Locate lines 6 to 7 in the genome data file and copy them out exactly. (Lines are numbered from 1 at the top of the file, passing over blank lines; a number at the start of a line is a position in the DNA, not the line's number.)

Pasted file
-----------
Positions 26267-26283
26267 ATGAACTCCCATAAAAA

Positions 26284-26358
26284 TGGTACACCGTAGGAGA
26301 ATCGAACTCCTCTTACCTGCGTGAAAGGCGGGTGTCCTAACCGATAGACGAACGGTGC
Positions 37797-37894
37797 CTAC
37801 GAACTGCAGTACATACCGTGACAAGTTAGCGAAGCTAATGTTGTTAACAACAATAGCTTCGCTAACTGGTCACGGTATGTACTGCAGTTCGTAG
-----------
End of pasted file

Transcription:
Positions 37797-37894
37797 CTAC